def self.content_post_gateway
  scope[:content_post_gateway] ||=, logger: logger),

The method that provisions an EpisodeMapper uses this method, so any new episode mappers will be equipped with caching gateways.

def self.episode_map
  scope[:episode_mapper] ||=, id_map: id_map)

The cache method that's used when instantiating the CachedContentPostGateway is defined here. As you can see, it uses Moneta to create a cache object backed by Memcache.

def self.cache
  scope[:cache] ||=
    server: ENV.fetch('MEMCACHE_SERVERS'){"localhost"},
    expires: default_cache_expire_seconds,
    logger: {out: log_io})

And that's it: from now on, requests to the ContentPostGateway will be cached in Memcache.

Now that I'm caching the results of these gateway methods, the decision to return only simple data structures from the methods really starts to shine. There won't be any difficulty serializing these data structures to any caching backend I might choose. I don't have to worry about circular references, references to un-serializable objects, or object versioning.

I started out with an EpisodeMapper that depended on a ContentPostGateway. Then I inserted a caching layer between the mapper and the gateway. Let's talk about something I didn't do: I didn't have to change either EpisodeMapper or ContentPostGateway at all. This is the ideal of object-oriented design: composable parts that enable us to add functionality by adding new classes or methods, without changing existing code.

Let's dive a little deeper into the design decisions that enabled this composability. There are four that come to mind:

First, there's the choice to carefully delineate roles: one class is strictly concerned with talking to the DPD site, and another only cares about mapping DPD data to RubyTapas domain concepts.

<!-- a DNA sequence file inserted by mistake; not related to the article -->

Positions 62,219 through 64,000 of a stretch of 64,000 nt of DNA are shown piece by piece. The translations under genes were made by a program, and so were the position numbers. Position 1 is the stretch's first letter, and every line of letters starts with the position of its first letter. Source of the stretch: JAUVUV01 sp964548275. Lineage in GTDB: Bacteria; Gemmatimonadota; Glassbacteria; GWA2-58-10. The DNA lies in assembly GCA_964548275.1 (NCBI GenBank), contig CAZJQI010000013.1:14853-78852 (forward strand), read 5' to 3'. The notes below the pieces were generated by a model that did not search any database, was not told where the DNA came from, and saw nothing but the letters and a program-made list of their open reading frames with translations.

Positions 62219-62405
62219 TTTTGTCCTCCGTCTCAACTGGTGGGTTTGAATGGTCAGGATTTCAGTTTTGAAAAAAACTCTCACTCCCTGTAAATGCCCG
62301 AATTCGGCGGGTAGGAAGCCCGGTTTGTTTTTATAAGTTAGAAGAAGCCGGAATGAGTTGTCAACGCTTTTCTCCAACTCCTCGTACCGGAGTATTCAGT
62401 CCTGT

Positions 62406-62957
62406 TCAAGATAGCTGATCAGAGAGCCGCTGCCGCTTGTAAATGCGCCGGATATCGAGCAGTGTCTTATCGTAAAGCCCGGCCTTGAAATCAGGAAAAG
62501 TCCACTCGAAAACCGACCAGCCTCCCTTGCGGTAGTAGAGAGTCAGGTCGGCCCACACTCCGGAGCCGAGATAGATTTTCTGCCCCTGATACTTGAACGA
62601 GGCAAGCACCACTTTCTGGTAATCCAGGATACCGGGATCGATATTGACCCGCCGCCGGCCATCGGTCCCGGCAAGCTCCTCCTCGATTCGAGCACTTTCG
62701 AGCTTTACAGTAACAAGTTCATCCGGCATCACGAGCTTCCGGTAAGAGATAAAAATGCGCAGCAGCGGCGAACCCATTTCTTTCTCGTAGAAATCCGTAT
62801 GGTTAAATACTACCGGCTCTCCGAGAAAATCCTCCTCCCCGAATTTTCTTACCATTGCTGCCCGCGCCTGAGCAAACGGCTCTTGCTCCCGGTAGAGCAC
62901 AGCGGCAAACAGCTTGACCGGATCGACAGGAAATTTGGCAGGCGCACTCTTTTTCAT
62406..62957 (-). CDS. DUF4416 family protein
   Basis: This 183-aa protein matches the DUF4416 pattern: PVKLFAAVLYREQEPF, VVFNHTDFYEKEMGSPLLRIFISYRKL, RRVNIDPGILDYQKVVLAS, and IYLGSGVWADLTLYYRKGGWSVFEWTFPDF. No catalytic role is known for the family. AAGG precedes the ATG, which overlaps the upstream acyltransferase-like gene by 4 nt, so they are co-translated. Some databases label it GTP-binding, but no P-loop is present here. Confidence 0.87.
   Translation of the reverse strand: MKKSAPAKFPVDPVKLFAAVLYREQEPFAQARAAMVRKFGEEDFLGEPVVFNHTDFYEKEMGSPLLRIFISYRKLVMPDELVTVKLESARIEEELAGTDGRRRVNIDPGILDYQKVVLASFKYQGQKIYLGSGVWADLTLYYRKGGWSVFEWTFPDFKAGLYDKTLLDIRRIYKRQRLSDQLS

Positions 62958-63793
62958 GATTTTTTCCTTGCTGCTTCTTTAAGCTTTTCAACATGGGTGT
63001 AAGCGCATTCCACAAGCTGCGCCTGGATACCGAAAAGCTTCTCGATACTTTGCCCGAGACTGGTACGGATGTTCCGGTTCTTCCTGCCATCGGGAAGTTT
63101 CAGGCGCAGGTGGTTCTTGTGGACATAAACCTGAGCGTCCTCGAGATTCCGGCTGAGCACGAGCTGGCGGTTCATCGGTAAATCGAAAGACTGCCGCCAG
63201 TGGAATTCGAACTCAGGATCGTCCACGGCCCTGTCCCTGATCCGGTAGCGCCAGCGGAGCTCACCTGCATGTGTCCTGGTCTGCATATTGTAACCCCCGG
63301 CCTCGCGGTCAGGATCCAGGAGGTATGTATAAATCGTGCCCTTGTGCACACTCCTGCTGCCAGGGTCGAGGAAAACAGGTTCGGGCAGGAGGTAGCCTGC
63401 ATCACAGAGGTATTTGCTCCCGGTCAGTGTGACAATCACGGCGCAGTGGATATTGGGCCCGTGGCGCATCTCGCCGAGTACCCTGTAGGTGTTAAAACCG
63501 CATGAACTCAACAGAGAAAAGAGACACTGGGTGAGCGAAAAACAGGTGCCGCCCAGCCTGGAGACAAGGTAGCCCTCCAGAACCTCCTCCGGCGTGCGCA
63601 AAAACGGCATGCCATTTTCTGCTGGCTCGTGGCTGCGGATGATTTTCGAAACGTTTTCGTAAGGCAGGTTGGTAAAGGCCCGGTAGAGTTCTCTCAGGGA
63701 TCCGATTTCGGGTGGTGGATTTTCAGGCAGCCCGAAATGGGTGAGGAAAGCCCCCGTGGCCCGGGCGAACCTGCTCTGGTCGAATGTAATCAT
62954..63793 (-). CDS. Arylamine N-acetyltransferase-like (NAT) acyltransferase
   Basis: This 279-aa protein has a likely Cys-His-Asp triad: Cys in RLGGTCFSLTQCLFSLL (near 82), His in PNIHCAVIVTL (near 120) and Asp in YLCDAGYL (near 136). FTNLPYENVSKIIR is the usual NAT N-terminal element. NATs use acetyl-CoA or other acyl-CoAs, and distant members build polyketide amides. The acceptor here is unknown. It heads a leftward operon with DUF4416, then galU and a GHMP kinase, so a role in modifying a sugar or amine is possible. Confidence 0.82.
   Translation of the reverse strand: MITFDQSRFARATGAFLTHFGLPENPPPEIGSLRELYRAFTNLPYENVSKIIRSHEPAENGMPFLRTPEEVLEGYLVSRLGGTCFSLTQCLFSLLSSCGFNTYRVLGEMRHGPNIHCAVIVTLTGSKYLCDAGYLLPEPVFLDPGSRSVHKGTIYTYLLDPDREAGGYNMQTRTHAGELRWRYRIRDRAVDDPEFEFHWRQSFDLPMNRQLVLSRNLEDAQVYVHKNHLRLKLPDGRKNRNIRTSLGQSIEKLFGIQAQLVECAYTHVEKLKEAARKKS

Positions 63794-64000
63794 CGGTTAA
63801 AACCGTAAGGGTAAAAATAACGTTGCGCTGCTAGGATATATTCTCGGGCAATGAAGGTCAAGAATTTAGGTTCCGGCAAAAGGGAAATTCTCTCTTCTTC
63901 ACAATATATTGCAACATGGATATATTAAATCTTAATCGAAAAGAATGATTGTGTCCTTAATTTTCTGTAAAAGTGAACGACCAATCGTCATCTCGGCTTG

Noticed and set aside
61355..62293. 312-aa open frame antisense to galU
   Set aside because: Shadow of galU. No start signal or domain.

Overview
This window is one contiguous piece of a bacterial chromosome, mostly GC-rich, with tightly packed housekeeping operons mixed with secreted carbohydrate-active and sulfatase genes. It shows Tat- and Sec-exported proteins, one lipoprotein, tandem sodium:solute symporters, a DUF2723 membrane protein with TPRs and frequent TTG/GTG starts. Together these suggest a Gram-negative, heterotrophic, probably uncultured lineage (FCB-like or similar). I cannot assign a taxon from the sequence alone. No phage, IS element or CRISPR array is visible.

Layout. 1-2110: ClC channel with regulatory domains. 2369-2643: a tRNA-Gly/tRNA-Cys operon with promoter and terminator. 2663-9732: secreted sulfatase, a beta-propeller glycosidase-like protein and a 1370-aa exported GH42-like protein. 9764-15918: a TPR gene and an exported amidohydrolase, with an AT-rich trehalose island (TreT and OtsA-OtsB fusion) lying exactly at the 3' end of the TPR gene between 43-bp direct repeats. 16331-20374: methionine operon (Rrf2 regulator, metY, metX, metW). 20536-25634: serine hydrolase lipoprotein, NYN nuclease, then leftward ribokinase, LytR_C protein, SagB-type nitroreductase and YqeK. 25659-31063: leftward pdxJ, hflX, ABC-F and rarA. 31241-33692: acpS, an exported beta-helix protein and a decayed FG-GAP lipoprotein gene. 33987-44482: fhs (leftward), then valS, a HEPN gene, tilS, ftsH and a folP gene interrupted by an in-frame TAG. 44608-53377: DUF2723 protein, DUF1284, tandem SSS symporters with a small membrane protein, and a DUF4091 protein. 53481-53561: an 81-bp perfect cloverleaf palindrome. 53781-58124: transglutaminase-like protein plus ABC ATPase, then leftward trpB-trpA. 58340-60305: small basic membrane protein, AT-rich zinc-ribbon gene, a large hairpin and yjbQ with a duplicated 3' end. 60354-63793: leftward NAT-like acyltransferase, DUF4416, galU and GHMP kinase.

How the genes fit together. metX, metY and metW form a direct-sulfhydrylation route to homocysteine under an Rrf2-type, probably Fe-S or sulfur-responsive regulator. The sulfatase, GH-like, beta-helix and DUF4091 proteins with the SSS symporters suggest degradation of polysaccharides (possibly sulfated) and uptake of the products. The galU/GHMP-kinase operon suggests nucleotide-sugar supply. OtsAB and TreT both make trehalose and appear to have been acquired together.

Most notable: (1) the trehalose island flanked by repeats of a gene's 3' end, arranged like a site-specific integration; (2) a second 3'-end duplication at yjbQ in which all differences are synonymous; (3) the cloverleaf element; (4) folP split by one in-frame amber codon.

Second, the decision to return data in a simplified format from the gateway, rather than invent "smart" classes to represent a foreign site's domain model.

Third, the choice to strictly constrain the interface of the ContentPostGateway class. It doesn't try to be a universal interface to all things DPD; instead, it offers all of two public methods, each returning simple, regularized data. These are the bare minimum needed to get the information the EpisodeMapper depends on.

Fourth, EpisodeMapper is not a collection of singleton methods for finding episodes, as you might see in some data-access frameworks. Instead, I have to create instances of it like any other object. This makes it straightforward to pass in different versions of the content post gateway it relies on when setting up mapper instances that the rest of the app will use.

As a result of these design decisions, building and integrating a caching wrapper for the ContentPostGateway was straightforward.

I wasn't on my own in making these choices. In creating each of these classes, I consulted the book Patterns of Enterprise Application Architecture, and chose patterns that fit the problem at hand. And this is the true beauty of design patterns and pattern languages: at their best, they coalesce the hard-won wisdom of many programmers into an easy-to-follow set of steps. Sometimes it isn't until we start to combine or extend a pattern-based architecture that we realize just how carefully chosen the small decisions that make up each pattern really are.

Happy hacking!